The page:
World Autism Week 2018

26th March 2018 |

Autism is not a learning disability, it is a condition that affects how an individual both interacts with, interprets and experiences the world around them. Some people that have a diagnosis of autism may also have additional support needs relating to their learning disability, additional physical health needs or Mental Health Support.

A diagnosis of autism does not define who a person is, it is simply part of who they are and impacts on how they experience the world around them and how they relate and interact with others and manage life on a day to day basis. A person who has autism sees and hears the world in a different manner to someone who doesn’t have autism. As with everyone, no two people with autism are the same. Autism is often spoken about as a condition which is on a spectrum. In practice this means that individuals may experience similar experiences, but how they actually affect them differs tremendously and also how they manage these experiences is very unique to them as an individual.

They say ‘If you've met one person with autism, that is exactly that, you have met one person with autism' No two people with autism are the same, each is unique, both in the way they see and live within the world and each individual has something unique to share with the world around them. Many people living with autism don’t like the feeling of their lives not being in their control and the thought that they do not have a voice; World Autism Week is trying to break down these barriers.

World Autism Week starts today in the lead up to World Autism Day on April 2nd.  It is a week where individuals, work places, schools etc can raise the profile of autism and the work of the National Autistic Society. World Autism Week is also a great opportunity to raise funds in order to help campaigns such as #toomuchinformation #AutismTMI. Campaigns such as this are important in making others realise that by understanding the way others view the world can help so much more than offering prejudgements and therefore dismissing the individual as not being able to contribute just because they feel and see things differently.

Many people who have autism get frustrated that their condition negatively impacts on their life, the number of positives gained from being on the spectrum are often overlooked.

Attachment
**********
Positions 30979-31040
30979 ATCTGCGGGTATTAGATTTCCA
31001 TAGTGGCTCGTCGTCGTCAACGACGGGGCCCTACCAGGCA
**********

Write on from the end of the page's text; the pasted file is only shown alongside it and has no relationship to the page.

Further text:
Many people living with autism:

  •    Are often extremely thorough and accurate. 
  •    Cannot often be distracted and therefore have overly high levels of concentration. 
  •    Are analytically minded and can see patterns and repetitive systems quickly in order to solve or act upon. 
  •    Retain knowledge and facts with ease that can be recalled upon long term. 

Many successful people from history to present day have lived with autism or suspected to have been on the spectrum. People such as Bill Gates, Albert Einstein, Andy Warhol, Michelangelo, Steve Jobs, Charles Darwin, Lewis Carroll, Daryl Hannah and Ladyhawke to name but a few. Many have spoken of the way in which autism has enhanced their lives when others can get past the label placed upon them.


At Future Directions, we don’t look at the diagnosis, we focus on the individual. We enable all people who we support to have a voice and have control of their own support. Being a values based organisation, we live out our values by making a positive difference to people's lives. Employees are trained to support specific individuals, not a condition, this has led to large amounts of praise by employees providing support, as it enhances their experience and understanding of the person’s needs much more easily.

We have invested in an Autism Lead and PBS Lead (Positive Behaviour Support) in order to enhance knowledge and training of all staff. Their role is to provide training, advice and support for staff to equip them to enable the people they support who have autism to manage the society we live in and develop strategies to enable them to fully experience life.

A person centred approach allows all individuals to feel they are not just a person living with a condition. Their life is one which is highly valued and with the right sort of support, all those who are diagnosed as being on the spectrum, can live a fulfilling life in the way they choose.


“Autism … offers a chance for us to glimpse an awe-filled vision of the world that might otherwise pass us by.” - Dr. Colin Zimbleman, Ph.D.


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